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Hollywood's Rogue Mogul: How Terminator Director McG Is Blowing Up the Movie Business

By: Mark Borden
Terminator Salvation director McGPhoto Illustration by Jill Greenberg
How McG (yes, that's his name -- he directed the new Terminator movie) evolved from bubblegum auteur into a tinseltown killing machine.

EnlargeTerminator Salvation director McGThe Germinator: McG is using his ever-expanding financial leverage to explore new ways to make -- and own -- his work. | Photo by Jill Greenberg
EnlargeTerminatorThe Antihero: The new Terminator's gritty aesthetic seems to set it on a new artistic plane. "In this world," says McG, "Everything's ability-based." | Photo by Jill Greenberg

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On a July day in 2004, the director known as McG sat in his car outside the terminal at Burbank Airport where Warner Bros. keeps its private jet fleet. He could see the Gulfstream g550 he was to board and feel the vibration of the engines' auxiliary-power unit. All he had to do was open the car door, cross the tarmac, and climb the stairs. The plane was bound for Australia, where McG was to shoot the new Superman movie. After his massive successes with the Charlie's Angels franchise, Warner was counting on the filmmaker to deliver a much-needed blockbuster to match. But McG couldn't move.

He'd spent the prior year planning storyboards and concept art, and making casting decisions based on a script he had commissioned from J.J. Abrams. After various false starts -- Warner had already sunk north of $20 million into the project -- the film had a bright green light. Outside Sydney, trailers were ready for actors, soundstages were completed, and more than 1,000 production people were on the payroll, waiting for their director.

McG had known this moment was coming. He'd followed his preproduction ritual of watching the Apocalypse Now documentary Hearts of Darkness, a reminder that no matter how bad things get during production, they could be worse. He had taken what he thought were the necessary precautions. He thought he could keep his terror secret. He was sure that when the time came, he'd be ready.

"I was staring at the terminal, knowing I didn't have what it took to get on," says McG today. "It just put me in that fetal position in the corner, saying, 'What have I become?' I had to look into the abyss and experience that find-my-character moment -- and realized I didn't have it."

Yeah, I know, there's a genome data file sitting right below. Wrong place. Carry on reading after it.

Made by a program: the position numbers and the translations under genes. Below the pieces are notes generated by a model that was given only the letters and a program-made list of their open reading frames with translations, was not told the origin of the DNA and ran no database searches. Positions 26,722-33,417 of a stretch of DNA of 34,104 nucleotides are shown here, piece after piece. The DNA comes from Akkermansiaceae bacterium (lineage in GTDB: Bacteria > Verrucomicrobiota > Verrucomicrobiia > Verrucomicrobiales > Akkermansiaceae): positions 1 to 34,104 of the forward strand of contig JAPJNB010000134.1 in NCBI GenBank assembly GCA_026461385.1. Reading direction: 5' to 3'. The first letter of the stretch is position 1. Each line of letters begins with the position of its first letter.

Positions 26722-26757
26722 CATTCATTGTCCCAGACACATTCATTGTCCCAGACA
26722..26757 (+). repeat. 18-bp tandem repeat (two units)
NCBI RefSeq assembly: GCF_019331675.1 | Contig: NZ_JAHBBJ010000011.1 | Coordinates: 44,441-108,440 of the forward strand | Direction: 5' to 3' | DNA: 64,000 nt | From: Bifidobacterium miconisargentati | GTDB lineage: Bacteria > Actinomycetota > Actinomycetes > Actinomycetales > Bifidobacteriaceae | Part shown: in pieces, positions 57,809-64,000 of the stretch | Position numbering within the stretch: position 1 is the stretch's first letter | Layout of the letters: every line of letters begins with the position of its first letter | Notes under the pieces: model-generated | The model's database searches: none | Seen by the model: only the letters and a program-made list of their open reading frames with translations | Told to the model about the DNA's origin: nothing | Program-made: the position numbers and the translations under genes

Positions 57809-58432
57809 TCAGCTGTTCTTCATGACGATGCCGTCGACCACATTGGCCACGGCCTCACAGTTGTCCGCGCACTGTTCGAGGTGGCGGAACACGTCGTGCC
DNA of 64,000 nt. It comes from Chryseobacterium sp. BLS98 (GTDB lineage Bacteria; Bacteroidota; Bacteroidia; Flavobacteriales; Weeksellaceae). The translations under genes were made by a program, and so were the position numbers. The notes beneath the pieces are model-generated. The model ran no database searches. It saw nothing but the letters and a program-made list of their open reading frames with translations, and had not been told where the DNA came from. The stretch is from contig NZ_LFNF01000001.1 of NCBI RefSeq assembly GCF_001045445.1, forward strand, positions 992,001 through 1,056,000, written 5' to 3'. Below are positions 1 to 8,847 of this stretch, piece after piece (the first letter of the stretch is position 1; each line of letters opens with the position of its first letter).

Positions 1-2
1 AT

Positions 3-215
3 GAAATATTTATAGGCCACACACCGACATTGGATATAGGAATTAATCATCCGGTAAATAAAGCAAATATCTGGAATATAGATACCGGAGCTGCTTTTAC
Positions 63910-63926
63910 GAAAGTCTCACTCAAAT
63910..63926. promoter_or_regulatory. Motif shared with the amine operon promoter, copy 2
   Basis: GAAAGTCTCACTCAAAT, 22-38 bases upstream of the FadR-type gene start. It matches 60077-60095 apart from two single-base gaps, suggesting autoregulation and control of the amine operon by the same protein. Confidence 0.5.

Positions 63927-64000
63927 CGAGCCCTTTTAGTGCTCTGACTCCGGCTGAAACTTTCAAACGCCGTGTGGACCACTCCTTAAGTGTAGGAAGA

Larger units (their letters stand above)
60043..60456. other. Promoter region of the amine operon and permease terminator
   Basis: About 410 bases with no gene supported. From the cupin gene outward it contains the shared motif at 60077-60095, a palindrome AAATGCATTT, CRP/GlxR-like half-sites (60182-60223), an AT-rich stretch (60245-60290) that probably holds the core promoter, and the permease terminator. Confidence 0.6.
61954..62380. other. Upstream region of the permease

In the world outside the car, there was that awkward tension that develops when high-powered people reveal themselves as helpless. Both McG's manager and his agent tried to talk him onto the plane. Warner executives -- CEO Barry Meyer, studio chief Alan Horn, production head Jeff Robinov -- tried to goose the young director up the gangway. Everyone said they understood, that everything would be fine. He just needed to get on the plane.

"Imagine instantly becoming the CEO of a $200 million company that is going to create a product that has the potential to make a billion dollars," says McG. "You have to do it in 24 months, and everyone is pretty excited about the prospect. I'm excited about the prospect -- it's a dream. Then I have to say I have this problem you don't know about that's going to fuck the whole thing up."

 

"People in Hollywood are so conservative," says McG over the din of a boozy after-work crowd at P.J. Clarke's in midtown Manhattan. "I come from the rock 'n' roll world, where people fuck up all the time. They throw TVs out of high-rise hotel windows, drive motorcycles into pools."

McG, who never goes by his given name, is tucked into a corner nook with two attractive young women, after his remarkably efficient 23-year-old assistant charmed them into making their cozy table for two an extremely cozy party of five. Officially, McG is in town for New York Comic Con to promote his latest film, the $200 million Terminator Salvation, to the assembled sci-fi/comix fanatics. But he's also doing damage control to soothe the movie's backers after his leading man Christian Bale's on-set verbal assault on the director of photography was leaked online. The media firestorm put major studios -- Warner is distributing domestically, Sony has the international rights -- as well as dozens of producers and scores of agents and publicists into lock-down mode.

After knocking back a tequila-gimlet shot (he drinks rarely, but expertly), McG laughs off the meetings he has been forced to endure when he should have been finishing the edit of Salvation. "Of course, out of context I understand the appeal of Bale's outburst," he says. "And I have to admit, that dance remix [on YouTube] is pretty hot." (The next day, McG would deftly neutralize the issue at Comic Con by responding to a panelist's first question with a full spittle-shooting, finger-pointing Bale impersonation: "You and me are fucking done professionally!")

McG's introduction to Bale was itself kind of salty. "I'd flown to London to gauge whether he was interested in the John Connor role," says McG. Bale, whose work in The Dark Knight had helped that film become a mega-blockbuster, read the script and told the director to "fuck right off," says McG. But Bale left the door open a crack: "Get the script to a place where we can read it on a stage like a play, with no effects, no explosions, then I'll do it." McG hired Jonah Nolan (The Dark Knight, Memento) to evolve the script, which eventually won Bale over. He brought in Industrial Light & Magic for visual effects, as well as F/X master Stan Winston (Terminator, Jurassic Park, Aliens, Edward Scissorhands) to create the death bots that overrun the movie. (Winston died last June.)

From Issue 135 | May 2009


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